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FREELessons: 15Length: 2.6 hours

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2.2 Using Brushes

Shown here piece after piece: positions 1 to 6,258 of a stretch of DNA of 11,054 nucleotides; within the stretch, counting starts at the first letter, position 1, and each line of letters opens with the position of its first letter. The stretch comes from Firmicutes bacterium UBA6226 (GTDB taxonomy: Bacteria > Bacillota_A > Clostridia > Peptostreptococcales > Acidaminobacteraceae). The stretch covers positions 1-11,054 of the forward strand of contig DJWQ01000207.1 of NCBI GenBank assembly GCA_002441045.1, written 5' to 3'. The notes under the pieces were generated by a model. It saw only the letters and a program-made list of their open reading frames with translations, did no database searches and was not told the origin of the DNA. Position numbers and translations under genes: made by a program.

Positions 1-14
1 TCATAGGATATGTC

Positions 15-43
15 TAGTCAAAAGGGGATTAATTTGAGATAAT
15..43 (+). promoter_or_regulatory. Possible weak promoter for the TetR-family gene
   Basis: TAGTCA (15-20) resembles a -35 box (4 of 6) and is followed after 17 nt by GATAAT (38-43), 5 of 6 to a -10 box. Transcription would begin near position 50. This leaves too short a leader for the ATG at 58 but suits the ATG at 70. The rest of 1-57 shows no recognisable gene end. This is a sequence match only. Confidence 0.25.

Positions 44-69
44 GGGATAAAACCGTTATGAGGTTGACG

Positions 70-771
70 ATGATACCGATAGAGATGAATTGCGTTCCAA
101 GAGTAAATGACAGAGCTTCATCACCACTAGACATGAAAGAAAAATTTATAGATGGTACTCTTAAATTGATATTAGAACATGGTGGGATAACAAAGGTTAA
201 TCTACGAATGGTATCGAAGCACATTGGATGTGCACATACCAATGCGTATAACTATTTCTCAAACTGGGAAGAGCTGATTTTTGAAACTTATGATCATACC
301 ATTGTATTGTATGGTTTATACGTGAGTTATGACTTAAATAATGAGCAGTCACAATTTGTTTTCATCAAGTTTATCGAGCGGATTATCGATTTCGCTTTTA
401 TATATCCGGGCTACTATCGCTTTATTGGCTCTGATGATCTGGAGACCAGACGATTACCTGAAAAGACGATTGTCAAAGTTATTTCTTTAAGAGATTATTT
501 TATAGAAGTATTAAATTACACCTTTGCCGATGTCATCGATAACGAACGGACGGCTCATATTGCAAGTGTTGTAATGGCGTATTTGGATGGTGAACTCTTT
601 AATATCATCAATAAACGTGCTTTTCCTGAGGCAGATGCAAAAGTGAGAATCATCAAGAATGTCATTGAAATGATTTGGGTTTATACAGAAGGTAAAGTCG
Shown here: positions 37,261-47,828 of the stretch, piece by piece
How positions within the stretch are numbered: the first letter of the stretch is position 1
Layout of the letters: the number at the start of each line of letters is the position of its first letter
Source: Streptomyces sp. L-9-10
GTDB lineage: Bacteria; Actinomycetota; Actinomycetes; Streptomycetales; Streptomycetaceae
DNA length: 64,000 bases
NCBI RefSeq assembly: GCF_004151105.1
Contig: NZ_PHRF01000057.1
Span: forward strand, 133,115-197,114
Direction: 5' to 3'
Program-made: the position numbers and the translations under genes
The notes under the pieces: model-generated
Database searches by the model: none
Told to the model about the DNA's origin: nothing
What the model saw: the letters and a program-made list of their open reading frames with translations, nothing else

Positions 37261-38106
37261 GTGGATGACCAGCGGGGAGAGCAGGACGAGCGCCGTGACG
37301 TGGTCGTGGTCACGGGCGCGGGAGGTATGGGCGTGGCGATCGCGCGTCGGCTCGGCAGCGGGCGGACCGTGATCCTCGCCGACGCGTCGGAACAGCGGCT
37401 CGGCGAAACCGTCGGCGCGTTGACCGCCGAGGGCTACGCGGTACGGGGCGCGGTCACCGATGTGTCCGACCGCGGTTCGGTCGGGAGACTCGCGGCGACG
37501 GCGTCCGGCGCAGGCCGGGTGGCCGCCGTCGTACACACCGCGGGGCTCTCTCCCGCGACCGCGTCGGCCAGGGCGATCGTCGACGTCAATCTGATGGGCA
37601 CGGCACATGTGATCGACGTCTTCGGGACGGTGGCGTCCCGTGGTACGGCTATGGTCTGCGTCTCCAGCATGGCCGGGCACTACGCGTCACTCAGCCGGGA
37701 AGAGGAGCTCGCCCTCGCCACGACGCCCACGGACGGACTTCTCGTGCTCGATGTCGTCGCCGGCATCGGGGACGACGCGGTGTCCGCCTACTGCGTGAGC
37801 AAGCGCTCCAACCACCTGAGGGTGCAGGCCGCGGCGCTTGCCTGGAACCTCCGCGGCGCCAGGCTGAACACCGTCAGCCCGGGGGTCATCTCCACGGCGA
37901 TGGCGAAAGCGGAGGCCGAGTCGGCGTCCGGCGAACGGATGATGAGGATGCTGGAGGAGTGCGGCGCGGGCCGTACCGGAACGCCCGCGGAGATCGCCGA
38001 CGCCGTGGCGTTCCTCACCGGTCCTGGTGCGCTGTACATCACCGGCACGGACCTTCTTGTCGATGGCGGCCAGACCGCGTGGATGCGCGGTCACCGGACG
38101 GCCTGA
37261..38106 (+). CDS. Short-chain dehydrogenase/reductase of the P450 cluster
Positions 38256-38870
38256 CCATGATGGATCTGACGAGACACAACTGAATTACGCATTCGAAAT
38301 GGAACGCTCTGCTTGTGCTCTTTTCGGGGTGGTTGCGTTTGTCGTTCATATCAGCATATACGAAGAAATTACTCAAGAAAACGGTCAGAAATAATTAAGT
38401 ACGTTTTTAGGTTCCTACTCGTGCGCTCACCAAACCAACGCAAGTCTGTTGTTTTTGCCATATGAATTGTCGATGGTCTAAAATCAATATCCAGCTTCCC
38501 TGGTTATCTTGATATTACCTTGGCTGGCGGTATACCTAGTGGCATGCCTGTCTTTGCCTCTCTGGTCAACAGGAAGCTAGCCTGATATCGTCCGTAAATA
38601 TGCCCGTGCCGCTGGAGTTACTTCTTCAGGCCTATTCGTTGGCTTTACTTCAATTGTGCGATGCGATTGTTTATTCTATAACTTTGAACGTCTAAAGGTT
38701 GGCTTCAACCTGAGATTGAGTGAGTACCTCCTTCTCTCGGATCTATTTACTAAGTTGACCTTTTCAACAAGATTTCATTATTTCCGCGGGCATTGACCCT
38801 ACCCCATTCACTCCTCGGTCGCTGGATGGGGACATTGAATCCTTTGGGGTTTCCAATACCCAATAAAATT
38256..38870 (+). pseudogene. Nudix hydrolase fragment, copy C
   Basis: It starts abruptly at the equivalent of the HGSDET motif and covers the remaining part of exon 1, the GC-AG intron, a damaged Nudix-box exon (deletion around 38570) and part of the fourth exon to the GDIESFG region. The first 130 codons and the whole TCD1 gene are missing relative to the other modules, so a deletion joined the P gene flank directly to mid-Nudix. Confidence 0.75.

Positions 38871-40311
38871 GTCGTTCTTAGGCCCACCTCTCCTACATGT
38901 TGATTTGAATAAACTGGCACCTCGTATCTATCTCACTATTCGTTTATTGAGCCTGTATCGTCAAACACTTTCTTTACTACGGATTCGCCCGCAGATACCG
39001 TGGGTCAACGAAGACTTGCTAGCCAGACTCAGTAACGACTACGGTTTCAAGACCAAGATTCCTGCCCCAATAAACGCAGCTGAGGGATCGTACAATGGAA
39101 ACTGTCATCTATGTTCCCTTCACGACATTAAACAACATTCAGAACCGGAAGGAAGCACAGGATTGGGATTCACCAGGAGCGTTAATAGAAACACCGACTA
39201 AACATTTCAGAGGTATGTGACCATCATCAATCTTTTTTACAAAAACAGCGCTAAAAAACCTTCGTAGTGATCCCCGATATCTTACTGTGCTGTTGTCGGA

In this part of the course, we're gonna talk about bringing in our highlights and combining them with the darker colors that we chose and the mid-tones that we were working with before. So we can use this example to think about skin and how skin reflects light. And it reflects light differently based on the color of the skin, based on the texture of the skin. So we want to keep that in mind. And it's pretty much one color with different values, different hues. And it builds up and we want to think about that as we're painting, that's the best thing you can do when you go into it. Find out what's the original color you wanna work from, and then you go from there. So we're gonna use this idea to start our highlights. Now it's time to start to add those highlights. So I'm just using a basic flat brush. And I'm just going to find the zones and areas where I want to add light. All right, so the pressure again is at 25. And to be honest, if this was a much slower tutorial or I had more time, which what I mean by that is, if I was going to spend six hours teaching this, I would probably have the opacity down to about seven or eight consistently. And really spend time and build up, but because obviously we don't have the type of time, we don't want to spend that type of time watching every stroke happens. We have it set at 25, and then I go in between 25 and 7, depending on what the area is. So you'll see me make these huge shapes that really don't, they're not as soft as I'd like them to be. But what I'll do is Gaussian blur them again, and just get the form down. So that you can see how the process actually goes, where I put the lights,how do I use my strokes? Things like that. So right here on the edge of the lip, and I know that's gonna be a highlight area. And right in between the nose and the lips. And then here, the gum line would be behind those lips, then right here. Above the eyebrow I'm gonna bring a little light into that area and underneath. And we'll really work the eyelid underneath, the eyelid and the underneath area later on. All right, the forehead in here, and bring a little bit of light into the ear. Let's just lay this down. And over here also, bring a little bit of light and we can paint ambient occlusion. But we'll create a fake ambient occlusion. We won't actually go in and paint. And that is when the light, if you have a thin piece of skin, the light will actually shine through the skin. Sometimes if you look just right you can see it. So this area here, let's focus on the jawline. We're gonna start to bring the light here, just like in this photograph. You can see how the light wraps around the jawline, and we get a little bit of bounce light. So we're gonna to start to create that right down here. And we won't do the ambient here because that's a much thicker area. But the ears should get a significant amount of light. So I'm going to use this to wrap around to start to form and shape the head, face. Pull out, pull back in, constantly checking my macro and my micro. Zoom in, zoom out, making sure that everything is balanced. That I didn't miss those areas where I want to bring in the light. And I just did a Gaussian blur, just help us get a nice easy blend And the good thing about this, I just switched to an airbrush now. The good thing about this is that it gives us, A nice transition in between colors. So I'll move a little faster so you guys can just see the outcome. And so we're mixing two techniques. We're using traditional just flat brush, and the airbrush. Then we go back and forth, bounce back and forth, bounce back and forth. Finding those areas where it's gonna be a lot of light, and I'm gonna start to build from there. Wrap around the nostril area. Because light would certainly wrap around there, there we go. And I'm using a light to help tell my story. To help tell the form. So, I'm carefully deciding what areas I want to put my highlights in. The highest levels of the face, that's where the light's gonna go. Moving over a little bit. And the cheek area, once again. And work underneath the chin, eventually. A little more light up top. Down at the bottom, to get that cheek. I want the smile, that cheek, the light to roll off. So and then we put a little more light underneath, because the eye actually protrudes out, so it's gonna get a little more light underneath at the top. There we go. Now let's roll this light down at the bottom where the chin is and let's get that crease too. Now it looks like a bit of an extreme of the highlights. But what we'll do is continue to blend it so it won't look so obvious. And we'll bring some colors in too to make sure that our work isn't getting flat. But I think we're all right, I don't think we have that problem right now. Bring a little more light in here, and just bring it underneath the nostril again. There we go. Take a step back. And just look at the face. Now let's go ahead and get a darker, darker red just a little bit. And let's work this area here because it's further away. So it should be darker, it's gonna be out of focus. So let's clean this up, and do the same thing over here. Balancing right over to the other side, making sure that we keep a nice clean balance. Now, this ear is more exposed to the light, so it shouldn't be as dark. It shouldn't have large shadow points, but we do want to bring that color in. There we go. Start to work the side of the face. I was worried about it getting a little too muddy so we're gonna use this to help solidify where the edge is. The further something is away, the darker it is. Wrap underneath here. Have to recapture the form because with all the blurs, we didn't have any crisp areas so everything is starting to look muddy. So we don't want that. Let's move this here. And let's do the same thing over here. And I'll always adjust my brush based on what I need. So I use the bracket sheet as I paint. Bracket right to make it bigger, bracket left to make it smaller. So in here I need obviously a smaller brush than I do at the edge of the face. Even underneath the nose, we need an even smaller brush to add those fine details. So when you think micro, think about a smaller brush to add details. When you think about macro, and I'll keep saying that throughout this entire course. I'll talk about macro and micro, reminding you to step back and look at your work. That's a big part of the process. And here, slowly going over those areas making sure that I'm not doing too much. Not really pushing, I don't need hard crease lines, I just need the shadowed area, the fold, to show. Make this area a little bit darker. And have this color, the dark color wrap around the chin again. Now I could Gaussian blur it and rework that again and make it even darker. But I think we're okay, I think we're doing all right. Just think the only issue we have is the colors are starting to get a little boring. So we have to start to consider our color zones in the face, and we'll talk about that in the next lesson. We're gonna start to consider the colors zones and how those will work for us. Just going back and making sure that those shadow lines are there, those skin folds are there. Here we go. There we go. Those looks good, that looks good. I'm happy with those lines. It's starting to form the shapes of everything. I'm happy with that. Can make a couple of adjustments, but I think we're heading in the right direction. Just touch this up a little bit more, and underneath. Taking a look, all right, so in the next lesson what we'll do is we'll come back and we'll start to add a little bit of color to break up the monotone, or the monotony of what we see in front of us.